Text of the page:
Even without confirmation from the Romney campaign of the names of formal “advisers” to the candidate, a glance at the contributor list of “Restore Our Future” finds a host of donations — mane of over one million dollars — from individuals with deep connections to corporate interests. It is easy to imagine most of these names ending up as “advisers” to the campaign and influencing national policy as a gesture of gratitude for their super-PAC contributions.
Though the success and influence of super-PACs has generally been a Republican phenomenon — the major Democratic super-PAC public backed by President Obama has raised little money — the epidemic of influence peddling is most certainly a bipartisan affair.
Despite a promise from President Obama that lobbyists and others connected to corporations and special interests would have no access to his White House, a Washington Post report finds that has not been the case. As his reelection campaign escalates, visitor logs show the Obama White House has become a revolving door of industry lobbyists and well-connected individuals seeking to influence the president and maximize policy for their own gain.
More than any president before him, Obama pledged to change the political culture that has fueled the influence of lobbyists. He barred recent lobbyists from joining his administration and banned them from advisory boards throughout the executive branch. The president went so far as to forbid what had been staples of political interaction — federal employees could no longer accept free admission to receptions and conferences sponsored by lobbying groups.
“A lot of folks,” Obama said last month, “see the amounts of money that are being spent and the special interests that dominate and the lobbyists that always have access, and they say to themselves, maybe I don’t count.”
The White House visitor records make it clear that Obama’s senior officials are granting that access to some of K Street’s most influential representatives. In many cases, those lobbyists have long-standing connections to the president or his aides. Republican lobbyists coming to visit are rare, while Democratic lobbyists are common, whether they are representing corporate clients or liberal causes.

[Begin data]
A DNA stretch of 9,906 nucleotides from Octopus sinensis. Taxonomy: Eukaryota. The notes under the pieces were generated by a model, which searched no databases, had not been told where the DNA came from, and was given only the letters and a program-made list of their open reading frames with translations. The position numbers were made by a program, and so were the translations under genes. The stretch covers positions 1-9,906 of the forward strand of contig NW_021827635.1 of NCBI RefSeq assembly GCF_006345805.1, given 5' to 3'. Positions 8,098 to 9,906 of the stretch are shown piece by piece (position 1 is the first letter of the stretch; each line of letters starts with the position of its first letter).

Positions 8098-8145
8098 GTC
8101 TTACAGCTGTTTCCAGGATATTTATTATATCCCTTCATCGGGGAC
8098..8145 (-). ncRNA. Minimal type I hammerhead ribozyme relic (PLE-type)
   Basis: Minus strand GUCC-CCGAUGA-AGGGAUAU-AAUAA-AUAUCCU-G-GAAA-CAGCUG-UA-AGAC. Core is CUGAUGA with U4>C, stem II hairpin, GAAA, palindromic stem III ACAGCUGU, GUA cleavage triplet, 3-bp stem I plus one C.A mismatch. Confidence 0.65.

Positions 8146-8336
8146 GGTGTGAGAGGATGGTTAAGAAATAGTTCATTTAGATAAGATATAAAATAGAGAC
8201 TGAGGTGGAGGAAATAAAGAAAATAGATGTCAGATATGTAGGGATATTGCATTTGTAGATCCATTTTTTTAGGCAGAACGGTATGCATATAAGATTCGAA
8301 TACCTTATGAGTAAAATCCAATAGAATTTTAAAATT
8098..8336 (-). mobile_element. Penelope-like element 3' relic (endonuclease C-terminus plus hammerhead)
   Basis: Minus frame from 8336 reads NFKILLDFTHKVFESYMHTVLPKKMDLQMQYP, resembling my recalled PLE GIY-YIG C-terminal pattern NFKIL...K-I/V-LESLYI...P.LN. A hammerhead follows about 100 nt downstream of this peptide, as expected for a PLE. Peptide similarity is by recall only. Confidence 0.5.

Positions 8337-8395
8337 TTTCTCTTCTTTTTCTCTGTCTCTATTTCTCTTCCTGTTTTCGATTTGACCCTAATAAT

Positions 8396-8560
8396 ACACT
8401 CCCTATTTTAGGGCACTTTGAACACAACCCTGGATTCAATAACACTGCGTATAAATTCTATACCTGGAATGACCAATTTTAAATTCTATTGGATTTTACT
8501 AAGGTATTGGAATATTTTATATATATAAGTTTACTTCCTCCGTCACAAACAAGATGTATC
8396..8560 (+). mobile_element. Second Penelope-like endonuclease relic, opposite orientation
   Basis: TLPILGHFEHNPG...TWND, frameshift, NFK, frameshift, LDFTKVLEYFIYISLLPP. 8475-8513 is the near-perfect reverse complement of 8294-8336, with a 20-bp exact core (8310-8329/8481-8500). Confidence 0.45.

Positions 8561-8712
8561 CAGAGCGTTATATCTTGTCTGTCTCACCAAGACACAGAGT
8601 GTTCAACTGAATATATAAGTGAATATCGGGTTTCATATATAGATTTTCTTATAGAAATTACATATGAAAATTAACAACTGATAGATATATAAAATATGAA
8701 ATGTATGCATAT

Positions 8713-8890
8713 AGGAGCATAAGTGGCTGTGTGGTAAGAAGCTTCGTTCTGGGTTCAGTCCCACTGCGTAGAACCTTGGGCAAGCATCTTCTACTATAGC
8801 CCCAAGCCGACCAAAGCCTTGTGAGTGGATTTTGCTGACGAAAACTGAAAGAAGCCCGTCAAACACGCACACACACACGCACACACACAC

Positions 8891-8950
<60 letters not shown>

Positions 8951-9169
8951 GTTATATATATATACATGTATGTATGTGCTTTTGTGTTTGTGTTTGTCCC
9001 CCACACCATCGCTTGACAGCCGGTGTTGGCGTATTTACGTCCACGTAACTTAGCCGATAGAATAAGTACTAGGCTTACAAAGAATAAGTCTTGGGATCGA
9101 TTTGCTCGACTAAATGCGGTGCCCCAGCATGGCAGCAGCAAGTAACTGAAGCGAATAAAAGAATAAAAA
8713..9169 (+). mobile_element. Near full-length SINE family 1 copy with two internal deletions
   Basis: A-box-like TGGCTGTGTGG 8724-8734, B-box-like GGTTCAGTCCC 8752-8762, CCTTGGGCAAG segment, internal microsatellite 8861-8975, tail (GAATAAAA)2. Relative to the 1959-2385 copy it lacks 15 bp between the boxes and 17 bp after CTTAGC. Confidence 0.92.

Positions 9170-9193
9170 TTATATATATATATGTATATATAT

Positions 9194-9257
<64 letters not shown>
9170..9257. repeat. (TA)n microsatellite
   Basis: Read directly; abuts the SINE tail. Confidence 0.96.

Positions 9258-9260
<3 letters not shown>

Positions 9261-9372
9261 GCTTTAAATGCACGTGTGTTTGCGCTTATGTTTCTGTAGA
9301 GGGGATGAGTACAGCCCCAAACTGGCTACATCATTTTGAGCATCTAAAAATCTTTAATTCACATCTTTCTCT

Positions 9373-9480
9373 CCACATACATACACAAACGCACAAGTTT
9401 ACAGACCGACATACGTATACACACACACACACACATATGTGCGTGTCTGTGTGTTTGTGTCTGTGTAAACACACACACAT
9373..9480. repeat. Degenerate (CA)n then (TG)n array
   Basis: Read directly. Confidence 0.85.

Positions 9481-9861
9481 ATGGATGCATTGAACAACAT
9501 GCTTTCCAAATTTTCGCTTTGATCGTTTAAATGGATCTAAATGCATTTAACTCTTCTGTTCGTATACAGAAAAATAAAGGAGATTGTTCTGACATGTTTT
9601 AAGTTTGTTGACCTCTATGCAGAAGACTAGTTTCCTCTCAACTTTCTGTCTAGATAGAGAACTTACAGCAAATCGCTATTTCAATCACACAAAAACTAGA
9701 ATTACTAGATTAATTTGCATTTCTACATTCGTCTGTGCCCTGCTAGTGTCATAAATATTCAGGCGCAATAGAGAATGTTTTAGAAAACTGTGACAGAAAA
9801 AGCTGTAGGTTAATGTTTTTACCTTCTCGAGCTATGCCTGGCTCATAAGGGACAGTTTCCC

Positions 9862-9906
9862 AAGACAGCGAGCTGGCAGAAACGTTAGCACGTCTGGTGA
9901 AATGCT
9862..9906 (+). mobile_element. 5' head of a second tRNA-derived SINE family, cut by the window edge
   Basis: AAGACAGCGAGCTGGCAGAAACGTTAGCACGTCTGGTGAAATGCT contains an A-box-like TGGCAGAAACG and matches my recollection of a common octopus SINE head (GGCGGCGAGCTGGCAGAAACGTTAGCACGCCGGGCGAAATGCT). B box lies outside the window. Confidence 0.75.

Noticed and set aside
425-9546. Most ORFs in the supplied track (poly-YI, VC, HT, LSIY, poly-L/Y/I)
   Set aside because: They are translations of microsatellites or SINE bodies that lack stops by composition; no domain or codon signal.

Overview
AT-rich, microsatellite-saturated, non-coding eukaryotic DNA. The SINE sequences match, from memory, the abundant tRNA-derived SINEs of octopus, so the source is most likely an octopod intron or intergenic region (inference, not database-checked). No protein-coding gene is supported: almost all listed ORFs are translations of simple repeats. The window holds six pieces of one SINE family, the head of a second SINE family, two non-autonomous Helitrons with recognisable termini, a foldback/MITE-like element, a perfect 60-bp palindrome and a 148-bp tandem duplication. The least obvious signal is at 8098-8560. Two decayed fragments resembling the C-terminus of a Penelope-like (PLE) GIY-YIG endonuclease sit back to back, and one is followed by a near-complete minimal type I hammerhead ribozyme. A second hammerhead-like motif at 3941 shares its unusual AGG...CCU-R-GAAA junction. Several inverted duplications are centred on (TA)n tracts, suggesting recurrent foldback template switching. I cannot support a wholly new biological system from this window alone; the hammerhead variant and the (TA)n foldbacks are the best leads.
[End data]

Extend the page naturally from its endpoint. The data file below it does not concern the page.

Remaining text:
Obama has also shown a willingness to give special access in exchange for campaign contributions. Though not on the scale of the unlimited excesses of conservative super-PACs, contributors to Obama’s reelection campaign have been given extra access to the president and have regularly shown up the White House for meetings with top presidential aides to discuss policies to benefit their interests.
But by far the most influential development to affect the current presidential campaign and other races across the country is super-PACs, allowing more money than ever before to flow into any election where the wealthy and corporate interests have a stake (that would be most of them…). Campaign finance advocates and political experts see the influx of super-PACs as having a transformational impact on races themselves, changing the dynamics of who is calling the shots and what gets broadcast to voters.
Instead of more sober and seasoned campaign managers or advisers tied directly to the candidate being in charge of advertising and strategy, the majority of contributions flowing to super-PACs has put these organizations at the fore of ad buys and tactics.
With wealthy donors mostly interested in personal gain and private profits from their investment in outside groups, the material produced by super-PACs and others is often harmful to individual candidates and campaigns, with no filter and little restrictions on the content and amount of money partisan financiers can plow into them.
The intensifying flood of uncapped donations to outside political groups is transforming not just campaigns but the entire business of politics.
Once seasonal affairs, campaigns from the presidential race down to House contests are becoming longer and more intense, driven by deep-pocketed donors eager to see incumbents pummeled throughout the political cycle. Decisions about attack ads and negative campaigning that once weighed on candidates are now made by consultants and donors with little or no accountability to the public.
And for a growing number of strategists and operatives in both parties, the very nature of what it means to work in politics has shifted. Once wedded to the careers and aims of individual candidates, they are now driven by the agendas of the big donors who finance outside spending.
Amid the first presidential campaign since the Supreme Court opened the door for “super PACs” and unlimited campaign spending, it is still unclear how voters will respond. But the political professionals who make a living from the billions of dollars spent each cycle on campaigns are quickly embracing the shift.
“I think at the end of the day it has to do with money,” said Matt Mackowiak, a Republican consultant who works with Let Freedom Ring, a group set to spend $20 million on political advertising this year. “If you’re a top consultant today, you’d much rather have a presidential super PAC than a presidential campaign.”
In the insular but fast-growing world of super PACs and other independent outfits, there are no cranky candidates, no scheduling conflicts, no bitter strategy debates with rival advisers. There are only wealthy donors and the consultants vying to oblige them.
With more than two years having passed since Citizens United, many activists and political insiders are sounding serious warning signs of what the fallout from the Supreme Court’s controversial ruling has wrought. One expert says the rise of super-PACs means that the “doomsday scenario” that some predicted after Citizens United “is coming true.”